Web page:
The traditional Colombian Christmas foods, one of which is Natilla, are often served as a dessert at Christmas.
It is a dairy-based pudding made from milk, eggs, sugar, and butter. Natilla is similar in texture to flan or crème brûlée.
Furthermore, the name comes from the Spanish word for cream (nata). Most people associate Natilla with Colombia.
This is because it was popularized by the country’s first female chef, Rosalia de Castillo y Gómez de la Torre.
9. Torta Negra
Torta Negra is a popular Colombian Christmas food. The cake has an intense coffee flavor that is balanced out by the sweetness of coconut and sugar.
This dessert is traditionally made with black beans, grated coconut, sugar, condensed milk, and dark chocolate.
However, many people substitute grated coconut for hazelnuts or almonds. Torta Negra can be eaten as is or warmed up in the oven to become gooier.
10. Rice Pudding
Rice pudding is a traditional dish in Colombia and many other Latin American countries. It is the perfect dessert for a cold winter night with family and friends. Rice pudding can be served with fruit or on its own.
Also, it can be made savory by adding ingredients such as green peas, raisins, or cheese. I hope you try this recipe at home! It is certainly one Colombian Christmas food that will wow you and your guests!
The lechona, one of the Colombian Christmas foods, is a large, whole pig stuffed with an assortment of spices and cooked for hours until it falls apart.
The stuffing usually consists of garlic, onions, parsley, salt, pepper, and hot peppers. The leftover meat from the pork is then boiled in water for about eight hours.
This, in turn, creates a broth that is used in soups and other dishes. Additionally, the tradition of cooking and eating a pig on December 25th dates back to colonial times.
This was when Spaniards would celebrate Christmas Eve by feasting on pork (a staple in their diet) while the native population would fast from meat.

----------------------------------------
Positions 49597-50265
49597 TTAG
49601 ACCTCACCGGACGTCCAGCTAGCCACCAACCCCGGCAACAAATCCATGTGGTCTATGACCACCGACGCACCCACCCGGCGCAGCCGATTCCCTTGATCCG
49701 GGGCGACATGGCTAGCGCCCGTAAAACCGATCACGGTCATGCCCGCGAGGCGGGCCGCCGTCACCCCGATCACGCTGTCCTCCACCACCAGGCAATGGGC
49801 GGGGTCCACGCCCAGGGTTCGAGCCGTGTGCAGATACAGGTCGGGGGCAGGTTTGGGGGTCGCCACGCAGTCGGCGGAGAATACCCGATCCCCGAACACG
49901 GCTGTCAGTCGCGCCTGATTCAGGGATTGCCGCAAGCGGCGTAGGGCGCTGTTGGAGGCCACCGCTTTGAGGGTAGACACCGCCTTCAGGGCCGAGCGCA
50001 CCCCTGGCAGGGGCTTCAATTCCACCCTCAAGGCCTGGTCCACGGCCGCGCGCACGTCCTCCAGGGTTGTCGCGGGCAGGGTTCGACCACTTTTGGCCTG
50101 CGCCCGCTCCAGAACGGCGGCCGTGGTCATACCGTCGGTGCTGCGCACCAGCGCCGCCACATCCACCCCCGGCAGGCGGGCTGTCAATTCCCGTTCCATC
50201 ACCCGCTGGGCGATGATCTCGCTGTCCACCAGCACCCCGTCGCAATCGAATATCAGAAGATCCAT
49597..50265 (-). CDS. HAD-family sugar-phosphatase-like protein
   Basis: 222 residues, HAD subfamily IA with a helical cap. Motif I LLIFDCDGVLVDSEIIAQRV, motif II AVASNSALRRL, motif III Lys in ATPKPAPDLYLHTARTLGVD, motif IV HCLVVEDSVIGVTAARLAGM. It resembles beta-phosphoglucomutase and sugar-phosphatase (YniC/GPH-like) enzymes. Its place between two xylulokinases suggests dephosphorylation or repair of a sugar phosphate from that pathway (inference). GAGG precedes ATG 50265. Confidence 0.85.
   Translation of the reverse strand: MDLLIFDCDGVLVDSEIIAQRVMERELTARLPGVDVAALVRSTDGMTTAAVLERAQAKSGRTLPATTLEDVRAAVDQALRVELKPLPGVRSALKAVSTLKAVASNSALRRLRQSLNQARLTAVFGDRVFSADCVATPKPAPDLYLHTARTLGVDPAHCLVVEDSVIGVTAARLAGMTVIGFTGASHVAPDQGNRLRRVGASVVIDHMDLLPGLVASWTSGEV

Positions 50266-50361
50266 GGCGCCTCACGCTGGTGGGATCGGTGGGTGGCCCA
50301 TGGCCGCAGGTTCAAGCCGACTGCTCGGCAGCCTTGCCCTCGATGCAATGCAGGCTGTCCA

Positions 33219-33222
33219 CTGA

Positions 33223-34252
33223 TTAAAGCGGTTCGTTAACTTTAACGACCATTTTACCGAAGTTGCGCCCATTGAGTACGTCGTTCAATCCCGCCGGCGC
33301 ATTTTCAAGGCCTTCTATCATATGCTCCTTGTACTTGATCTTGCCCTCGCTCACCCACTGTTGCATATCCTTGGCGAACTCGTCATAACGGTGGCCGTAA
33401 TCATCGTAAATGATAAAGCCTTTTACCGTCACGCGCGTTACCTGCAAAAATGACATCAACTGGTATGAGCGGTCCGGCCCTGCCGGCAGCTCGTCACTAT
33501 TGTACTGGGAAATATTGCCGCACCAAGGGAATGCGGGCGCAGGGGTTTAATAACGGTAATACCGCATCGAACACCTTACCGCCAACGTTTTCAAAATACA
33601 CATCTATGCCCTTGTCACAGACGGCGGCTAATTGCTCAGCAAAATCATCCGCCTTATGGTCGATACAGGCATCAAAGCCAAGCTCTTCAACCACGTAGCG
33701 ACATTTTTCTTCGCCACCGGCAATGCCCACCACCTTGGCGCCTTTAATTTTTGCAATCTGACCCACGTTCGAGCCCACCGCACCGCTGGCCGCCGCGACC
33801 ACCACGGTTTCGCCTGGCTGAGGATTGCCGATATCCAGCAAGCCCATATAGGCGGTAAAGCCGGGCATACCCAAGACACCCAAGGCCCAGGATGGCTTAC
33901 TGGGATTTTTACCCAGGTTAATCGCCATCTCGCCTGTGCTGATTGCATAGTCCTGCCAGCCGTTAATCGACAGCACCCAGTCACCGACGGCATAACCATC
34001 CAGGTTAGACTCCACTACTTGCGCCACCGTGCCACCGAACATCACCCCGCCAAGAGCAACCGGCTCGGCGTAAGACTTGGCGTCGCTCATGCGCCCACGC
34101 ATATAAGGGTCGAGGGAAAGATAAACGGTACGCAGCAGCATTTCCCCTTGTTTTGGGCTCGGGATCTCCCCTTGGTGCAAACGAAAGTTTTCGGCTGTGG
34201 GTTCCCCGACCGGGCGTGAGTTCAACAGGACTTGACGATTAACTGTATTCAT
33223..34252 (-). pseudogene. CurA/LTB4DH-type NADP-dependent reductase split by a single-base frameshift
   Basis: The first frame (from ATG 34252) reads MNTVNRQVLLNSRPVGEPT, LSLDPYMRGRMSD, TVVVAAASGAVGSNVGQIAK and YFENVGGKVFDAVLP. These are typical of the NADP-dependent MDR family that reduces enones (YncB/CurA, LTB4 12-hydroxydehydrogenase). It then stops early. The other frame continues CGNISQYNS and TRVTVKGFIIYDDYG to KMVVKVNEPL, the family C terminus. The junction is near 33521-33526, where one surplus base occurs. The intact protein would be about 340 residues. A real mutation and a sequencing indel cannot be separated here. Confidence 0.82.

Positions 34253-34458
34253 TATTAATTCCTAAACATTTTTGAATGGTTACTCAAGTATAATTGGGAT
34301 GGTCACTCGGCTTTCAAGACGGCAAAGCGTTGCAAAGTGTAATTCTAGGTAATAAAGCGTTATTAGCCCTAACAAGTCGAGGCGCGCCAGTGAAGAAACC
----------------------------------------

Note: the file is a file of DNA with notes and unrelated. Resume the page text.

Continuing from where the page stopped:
It is common in Colombia for families to have tamales as one of their favorite Christmas foods. Tamales are made from corn dough wrapped in a banana leaf, then boiled or steamed.
Plus, the tamales can be savory with pork, chicken, or beef filling. This particular Colombian Christmas food can be topped with onion sauce or sweet with a fruit filling like pineapple. They can also be flavored with cheese.
Next up on our Colombian Christmas food list, we have Sancocho. One common dish served on Christmas is Sancocho, which is a soup.
The soup has potatoes, corn, yucca, and many other vegetables. It also has meat such as beef or pork. All these ingredients are boiled together for hours until they are soft enough to eat.
In Colombia’s culture, the family gathers around the table while eating this hot soup to celebrate their last meal before the fasting period starts. The soup is usually accompanied by rice and fried plantains called patacones.
Ajiaco is a traditional Colombian Christmas food. Ajiaco was made with European cuisine, but now it’s an all-Colombian dish. Many believe that Ajiaco’s origin originates from the Spanish word ajiaco, which means broth.
Besides, Ajiaco has a delicious flavor and can be served hot or cold. It usually includes root vegetables like potatoes, yuca, and ñame (a type of yam). You can find this special meal in many restaurants and homes during the holiday season.
15. Dulce de Nochebuena
Dulce de Nochebuena is a traditional dessert that is served on the eve of Christmas Day. It’s composed of an egg custard and dulce de leche, which is then baked until it’s set.
The word nochebuena means good night in Spanish. In essence, this sweet treat can be seen as a goodnight wish for all of those who eat it.
When eating, one must hold onto the tuerca or handle with one hand. And at the same time, hold onto a piece of candied fruit or some form of decoration with the other hand.
Tradition says if you hold onto both ends when you shake it back and forth three times, someone special will give you something very valuable in return. Overall, this is one of the delectable Colombian Christmas foods.
Hojuelas is a traditional Colombian Christmas food that is eaten around Christmas time. They can be made with different ingredients, but the most popular is corn flour.
This dish is served alongside gazpacho de la Casa (homemade gazpacho) and guacamole in some regions of Colombia.
The main ingredients are corn flour, water, salt, and oil; the dough may also be flavored with chopped onion or garlic.
The mixture is kneaded and formed into small shapes before being fried in hot oil until they become golden brown. To sum up, Hojuelas taste best when they’re served hot and crunchy.
Empanada (plural empanadas) is a type of baked or fried filled pastry in Spanish cuisine. It may refer to either the pastry itself or the filling, which is typically savory.